TitleLynch, Dan interview
|Lynch, Daniel C., Interviewee|
|Pelkey, James L., Interviewer|
PublisherComputer History Museum
Place of PublicationCupertino, California
DescriptionContributed by James Pelkey:
Many individuals had roles in conceiving and making real the TCP/IP protocols: an innovation needed to transform the Arpanet into but one network in a diverse number of networks, or an internetwork. After proving to the ARPA community that the TCP/IP protocols were ready, came the task of replacing the original, and still functioning, NCP protocols with TCP/IP. This undertaking was comparable to the initial effort by Larry Roberts to convince the early sites to attach their Host computers to the Arpanet. Only this time, from 1980-1983, the designated manager was Dan Lynch. Dan graduated with a Masters in Mathematics from UCLA a few years before the graduate students who implemented the Arpanet. Dan’s expertise would not be as a research scientist, but as a manager of computing facilities, skilled in integrating new programs and equipment with existing facilities and keep everything running smoothly. In 1973, he was manager of the computing laboratory for the Artificial Intelligence Center at Stanford Research Institute, or SRI. By the mid 70’s, he was Director of Computing Facilities at SRI International where he performed initial development of the TCP/IP protocols in conjunction with Bolt, Beranek and Newman (BBN). From 1980 to 1983, he was Director of the Information Processing Division for the Information Sciences Institute in Marina del Rey (USC-ISI) while also leading the team that made sure all Arpanet sites successfully transitioned off the NCP protocols onto the TCP/IP protocols. He next sought freedom, but realized the business world misunderstood the significance of TCP/IP to internetworking. So he organized a series of workshops in Monterey, CA that then led to his founding of Interop.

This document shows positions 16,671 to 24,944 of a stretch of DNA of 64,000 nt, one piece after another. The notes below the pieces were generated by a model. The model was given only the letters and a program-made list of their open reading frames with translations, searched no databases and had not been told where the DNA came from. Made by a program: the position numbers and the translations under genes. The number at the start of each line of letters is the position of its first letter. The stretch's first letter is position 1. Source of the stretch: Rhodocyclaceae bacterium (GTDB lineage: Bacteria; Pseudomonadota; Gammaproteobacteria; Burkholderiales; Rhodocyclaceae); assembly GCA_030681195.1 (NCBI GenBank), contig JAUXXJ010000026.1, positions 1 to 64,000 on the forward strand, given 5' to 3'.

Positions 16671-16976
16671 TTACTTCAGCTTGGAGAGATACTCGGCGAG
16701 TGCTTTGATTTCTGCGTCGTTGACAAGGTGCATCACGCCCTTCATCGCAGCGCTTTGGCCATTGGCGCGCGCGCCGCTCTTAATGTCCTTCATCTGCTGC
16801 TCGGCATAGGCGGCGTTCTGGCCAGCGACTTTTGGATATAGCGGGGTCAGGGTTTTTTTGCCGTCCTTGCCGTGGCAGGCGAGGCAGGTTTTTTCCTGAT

I can still see myself getting out of my car in Dan’s driveway and hearing the sound of voices in heated exchange. So I walked to the back of the house, entered a kitchen that was buried under piles of ConneXions magazines and introduced myself. After explaining why I was there, Dan and Ole Jacobson led the way to a picnic table sheltered from the sun – their conference table. Dan’s enthusiasm and energy was contagious and after the interview we agreed to get together again, and again, until we became good friends. I treasure our relationship that has survived the years. His Monterey workshops were crucial to the historical evolution of computer communications.
Ole Jacobson joined the interview with Dan Lynch.
Collection TitleJames L. Pelkey collection : history of computer communications
CreditGift of James Pelkey
|102746648||James L. Pelkey collection : history of computer communications|